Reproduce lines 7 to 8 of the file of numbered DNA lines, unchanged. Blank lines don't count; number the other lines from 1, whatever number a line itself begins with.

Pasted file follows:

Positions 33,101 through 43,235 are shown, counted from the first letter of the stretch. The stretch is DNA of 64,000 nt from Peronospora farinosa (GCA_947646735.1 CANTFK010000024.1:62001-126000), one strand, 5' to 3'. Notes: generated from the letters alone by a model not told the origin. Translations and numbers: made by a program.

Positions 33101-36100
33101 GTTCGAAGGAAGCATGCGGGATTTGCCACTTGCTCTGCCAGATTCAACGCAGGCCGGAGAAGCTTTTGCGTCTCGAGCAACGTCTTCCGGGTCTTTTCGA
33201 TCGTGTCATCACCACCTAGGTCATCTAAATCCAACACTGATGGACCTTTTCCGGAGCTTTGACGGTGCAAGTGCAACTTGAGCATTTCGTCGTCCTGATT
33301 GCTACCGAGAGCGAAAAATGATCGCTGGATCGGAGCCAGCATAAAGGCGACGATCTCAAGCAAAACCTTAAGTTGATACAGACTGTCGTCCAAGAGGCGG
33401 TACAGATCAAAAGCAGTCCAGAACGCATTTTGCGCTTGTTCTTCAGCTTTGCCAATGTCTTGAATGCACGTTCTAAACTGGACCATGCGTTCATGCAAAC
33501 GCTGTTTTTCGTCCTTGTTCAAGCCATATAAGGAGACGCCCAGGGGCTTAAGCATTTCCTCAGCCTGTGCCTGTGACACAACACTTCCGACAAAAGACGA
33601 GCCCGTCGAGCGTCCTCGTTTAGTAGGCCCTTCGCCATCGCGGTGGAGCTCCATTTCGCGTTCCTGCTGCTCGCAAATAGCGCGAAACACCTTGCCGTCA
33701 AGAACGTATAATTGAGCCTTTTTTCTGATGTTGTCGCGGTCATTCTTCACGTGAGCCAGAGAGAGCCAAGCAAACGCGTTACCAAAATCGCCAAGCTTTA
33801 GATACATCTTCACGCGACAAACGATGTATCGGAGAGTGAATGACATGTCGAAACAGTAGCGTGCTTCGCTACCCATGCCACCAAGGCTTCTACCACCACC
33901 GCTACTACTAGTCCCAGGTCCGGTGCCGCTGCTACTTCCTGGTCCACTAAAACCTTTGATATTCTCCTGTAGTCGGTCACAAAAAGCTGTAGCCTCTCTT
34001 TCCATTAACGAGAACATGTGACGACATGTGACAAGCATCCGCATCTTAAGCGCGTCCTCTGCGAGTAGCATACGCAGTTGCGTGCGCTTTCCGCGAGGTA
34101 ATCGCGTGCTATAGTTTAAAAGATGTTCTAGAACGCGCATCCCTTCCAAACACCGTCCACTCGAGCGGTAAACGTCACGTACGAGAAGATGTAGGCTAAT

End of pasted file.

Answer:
33501 GCTGTTTTTCGTCCTTGTTCAAGCCATATAAGGAGACGCCCAGGGGCTTAAGCATTTCCTCAGCCTGTGCCTGTGACACAACACTTCCGACAAAAGACGA
33601 GCCCGTCGAGCGTCCTCGTTTAGTAGGCCCTTCGCCATCGCGGTGGAGCTCCATTTCGCGTTCCTGCTGCTCGCAAATAGCGCGAAACACCTTGCCGTCA